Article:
George Perec in Species of Spaces and Other Pieces

A related technique that Benjamin does not only describe but also employs is montage. Here, the idea is that by juxtaposing unlike things, a text and photographs for example, barriers between conventions are broken down, leading to a larger diffusion of categories and taxonomies. Often this effect can be achieved even without the use of different forms of media. Once again in the Arcades Project, Benjamin explains his strategy of what he calls literary montage. He writes:

Method of this project: literary montage. I needn’t say anything. Merely show. I shall purloin no valuables, appropriate no ingenious formulations. But the rags, the refuse-these I will not inventory but allow, in the only way possible, to come into their own: by making use of them.

Anarchist All The way Down: Walter Benjamin’s Subversion of Authority in text, Thought and Action,  James R. Martel in PARRHESIA , Number 21, 2014, 3-12.

 

 

 INTERVIEWER
All writers complain of the constraint under which they work and of the difficulty of writing.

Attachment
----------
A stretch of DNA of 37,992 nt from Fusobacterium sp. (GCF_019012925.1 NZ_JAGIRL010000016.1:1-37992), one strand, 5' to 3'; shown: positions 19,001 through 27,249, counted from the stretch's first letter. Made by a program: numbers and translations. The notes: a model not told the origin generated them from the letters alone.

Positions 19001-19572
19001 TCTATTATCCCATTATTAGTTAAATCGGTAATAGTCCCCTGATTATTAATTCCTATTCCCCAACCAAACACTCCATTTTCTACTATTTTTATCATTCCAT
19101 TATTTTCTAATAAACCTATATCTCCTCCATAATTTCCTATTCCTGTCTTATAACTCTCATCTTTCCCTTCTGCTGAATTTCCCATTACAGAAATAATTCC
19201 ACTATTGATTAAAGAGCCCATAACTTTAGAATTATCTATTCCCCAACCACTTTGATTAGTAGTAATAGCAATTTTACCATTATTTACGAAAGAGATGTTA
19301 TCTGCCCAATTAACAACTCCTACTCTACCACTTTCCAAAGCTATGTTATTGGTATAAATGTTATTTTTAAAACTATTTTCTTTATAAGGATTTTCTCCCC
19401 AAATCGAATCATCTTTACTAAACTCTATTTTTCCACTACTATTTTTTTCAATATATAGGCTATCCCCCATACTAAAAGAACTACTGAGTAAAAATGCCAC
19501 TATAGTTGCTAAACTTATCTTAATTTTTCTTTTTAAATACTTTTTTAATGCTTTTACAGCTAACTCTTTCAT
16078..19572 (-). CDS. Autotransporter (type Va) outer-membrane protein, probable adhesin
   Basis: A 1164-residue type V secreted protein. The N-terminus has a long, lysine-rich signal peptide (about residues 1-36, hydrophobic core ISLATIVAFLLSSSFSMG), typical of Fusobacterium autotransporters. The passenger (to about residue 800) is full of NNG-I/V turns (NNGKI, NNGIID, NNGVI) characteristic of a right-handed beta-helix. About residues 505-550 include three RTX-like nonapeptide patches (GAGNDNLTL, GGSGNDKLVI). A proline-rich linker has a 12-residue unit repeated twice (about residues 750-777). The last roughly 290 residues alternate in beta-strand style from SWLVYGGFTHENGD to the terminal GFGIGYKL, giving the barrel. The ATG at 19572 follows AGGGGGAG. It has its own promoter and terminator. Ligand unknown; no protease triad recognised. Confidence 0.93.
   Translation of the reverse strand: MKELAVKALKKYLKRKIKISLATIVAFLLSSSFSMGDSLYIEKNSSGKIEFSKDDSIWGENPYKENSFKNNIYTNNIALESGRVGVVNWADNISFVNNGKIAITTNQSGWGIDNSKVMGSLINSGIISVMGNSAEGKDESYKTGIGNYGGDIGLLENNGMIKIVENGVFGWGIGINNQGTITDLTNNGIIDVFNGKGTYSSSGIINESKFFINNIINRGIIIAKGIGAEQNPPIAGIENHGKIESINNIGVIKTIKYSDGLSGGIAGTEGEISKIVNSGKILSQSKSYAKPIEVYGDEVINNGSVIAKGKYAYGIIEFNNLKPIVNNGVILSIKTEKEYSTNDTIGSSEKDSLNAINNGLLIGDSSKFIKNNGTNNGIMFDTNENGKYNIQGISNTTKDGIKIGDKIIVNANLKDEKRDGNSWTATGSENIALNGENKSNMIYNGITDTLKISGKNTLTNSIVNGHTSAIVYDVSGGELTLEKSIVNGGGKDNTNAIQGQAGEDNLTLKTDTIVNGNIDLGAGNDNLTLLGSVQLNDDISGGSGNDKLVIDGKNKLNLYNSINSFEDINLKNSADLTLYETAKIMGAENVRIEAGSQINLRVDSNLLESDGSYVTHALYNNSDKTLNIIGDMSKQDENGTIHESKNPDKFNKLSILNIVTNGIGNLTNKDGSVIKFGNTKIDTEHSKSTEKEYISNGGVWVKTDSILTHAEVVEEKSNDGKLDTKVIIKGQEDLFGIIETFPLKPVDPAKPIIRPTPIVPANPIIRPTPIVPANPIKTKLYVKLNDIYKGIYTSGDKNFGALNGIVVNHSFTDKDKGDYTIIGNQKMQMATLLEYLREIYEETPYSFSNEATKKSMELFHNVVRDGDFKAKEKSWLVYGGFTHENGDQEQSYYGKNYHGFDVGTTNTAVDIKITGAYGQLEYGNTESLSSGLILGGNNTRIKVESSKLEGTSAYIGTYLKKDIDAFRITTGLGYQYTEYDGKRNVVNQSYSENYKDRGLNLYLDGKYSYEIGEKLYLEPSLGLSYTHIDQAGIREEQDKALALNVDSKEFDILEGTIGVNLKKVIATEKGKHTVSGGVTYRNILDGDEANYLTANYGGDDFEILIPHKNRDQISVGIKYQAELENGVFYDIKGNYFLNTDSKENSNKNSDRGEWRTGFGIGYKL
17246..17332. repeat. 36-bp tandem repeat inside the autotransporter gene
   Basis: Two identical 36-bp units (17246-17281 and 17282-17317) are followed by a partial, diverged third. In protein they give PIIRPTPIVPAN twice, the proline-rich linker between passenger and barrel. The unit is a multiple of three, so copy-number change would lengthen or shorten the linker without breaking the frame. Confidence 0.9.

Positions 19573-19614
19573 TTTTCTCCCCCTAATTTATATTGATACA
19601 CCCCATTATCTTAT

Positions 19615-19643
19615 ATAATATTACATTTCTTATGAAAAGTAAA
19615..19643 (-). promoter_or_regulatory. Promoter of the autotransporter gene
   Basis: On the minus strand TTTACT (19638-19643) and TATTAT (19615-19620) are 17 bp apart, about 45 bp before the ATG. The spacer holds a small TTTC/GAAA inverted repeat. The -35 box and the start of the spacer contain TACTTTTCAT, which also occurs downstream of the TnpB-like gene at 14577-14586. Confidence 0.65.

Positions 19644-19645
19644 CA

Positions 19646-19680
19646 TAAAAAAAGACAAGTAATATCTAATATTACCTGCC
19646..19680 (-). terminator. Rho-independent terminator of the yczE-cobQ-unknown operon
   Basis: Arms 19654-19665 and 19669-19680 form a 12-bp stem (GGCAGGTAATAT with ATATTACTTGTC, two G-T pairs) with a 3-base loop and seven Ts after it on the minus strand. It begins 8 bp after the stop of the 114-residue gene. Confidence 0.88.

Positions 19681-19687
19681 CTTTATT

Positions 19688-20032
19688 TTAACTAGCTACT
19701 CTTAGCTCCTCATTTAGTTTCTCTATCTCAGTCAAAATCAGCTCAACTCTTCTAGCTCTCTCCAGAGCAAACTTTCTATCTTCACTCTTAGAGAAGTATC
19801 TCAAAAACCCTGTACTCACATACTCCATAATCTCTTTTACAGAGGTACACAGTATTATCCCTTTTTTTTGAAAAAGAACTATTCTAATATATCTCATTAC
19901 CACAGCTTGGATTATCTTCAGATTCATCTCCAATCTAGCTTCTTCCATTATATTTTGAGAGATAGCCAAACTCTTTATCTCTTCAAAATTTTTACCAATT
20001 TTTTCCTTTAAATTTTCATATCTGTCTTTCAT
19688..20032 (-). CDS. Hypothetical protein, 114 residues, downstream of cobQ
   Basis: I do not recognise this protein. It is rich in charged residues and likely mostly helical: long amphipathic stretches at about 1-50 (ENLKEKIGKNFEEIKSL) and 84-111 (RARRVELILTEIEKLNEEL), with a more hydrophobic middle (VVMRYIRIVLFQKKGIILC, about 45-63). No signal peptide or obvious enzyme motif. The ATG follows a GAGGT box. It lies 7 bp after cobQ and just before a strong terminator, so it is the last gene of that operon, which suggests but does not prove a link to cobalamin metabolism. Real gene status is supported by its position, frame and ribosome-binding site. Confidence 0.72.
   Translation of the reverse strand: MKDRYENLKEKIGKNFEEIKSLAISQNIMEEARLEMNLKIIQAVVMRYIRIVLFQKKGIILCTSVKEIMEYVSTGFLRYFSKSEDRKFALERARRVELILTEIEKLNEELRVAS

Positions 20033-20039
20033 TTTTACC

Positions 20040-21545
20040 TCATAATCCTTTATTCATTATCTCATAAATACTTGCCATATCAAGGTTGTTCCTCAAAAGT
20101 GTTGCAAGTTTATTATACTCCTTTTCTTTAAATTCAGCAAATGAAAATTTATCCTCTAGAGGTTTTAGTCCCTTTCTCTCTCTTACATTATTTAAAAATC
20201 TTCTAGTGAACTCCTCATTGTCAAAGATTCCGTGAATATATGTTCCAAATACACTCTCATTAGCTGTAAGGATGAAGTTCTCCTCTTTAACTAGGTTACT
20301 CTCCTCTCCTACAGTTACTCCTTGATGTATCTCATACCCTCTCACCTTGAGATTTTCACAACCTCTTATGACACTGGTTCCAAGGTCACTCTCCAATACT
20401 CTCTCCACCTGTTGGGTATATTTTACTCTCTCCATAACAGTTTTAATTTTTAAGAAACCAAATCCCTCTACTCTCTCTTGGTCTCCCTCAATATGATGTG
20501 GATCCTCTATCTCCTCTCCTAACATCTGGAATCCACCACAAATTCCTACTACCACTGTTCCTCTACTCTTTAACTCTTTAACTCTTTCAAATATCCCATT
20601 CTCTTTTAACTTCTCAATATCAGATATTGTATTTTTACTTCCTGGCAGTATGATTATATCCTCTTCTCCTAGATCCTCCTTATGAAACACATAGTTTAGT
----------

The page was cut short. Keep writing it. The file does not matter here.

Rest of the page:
BLAISE CENDRARS
To make themselves sound interesting, and they exaggerate. They should talk a little more about their privileges and how lucky they are to be able to earn some return from the practice of their art, a practice I personally detest, it’s true, but which is all the same a noble privilege compared with the lot of most people, who live like parts of a machine, who live only to keep the gears of society pointlessly turning. I pity them with all my heart. Since my return to Paris I have been saddened as never before by the anonymous crowd I see from my windows engulfing itself in the métro or pouring out of the métro at fixed hours. Truly, that isn’t a life. It isn’t human. It must come to a stop. It’s slavery … not only for the humble and poor, but the absurdity of life in general.

When a simple character like myself, who has faith in modern life, who admires all these pretty factories, all these ingenious machines, stops to think about where it’s all leading, he can’t help but condemn it because, really, it’s not exactly encouraging.

Blaise Cendrars, in The Art of Fiction No. 38, Interviewed by Michel Manoll in The Paris Review, Issue 37, Spring 1966.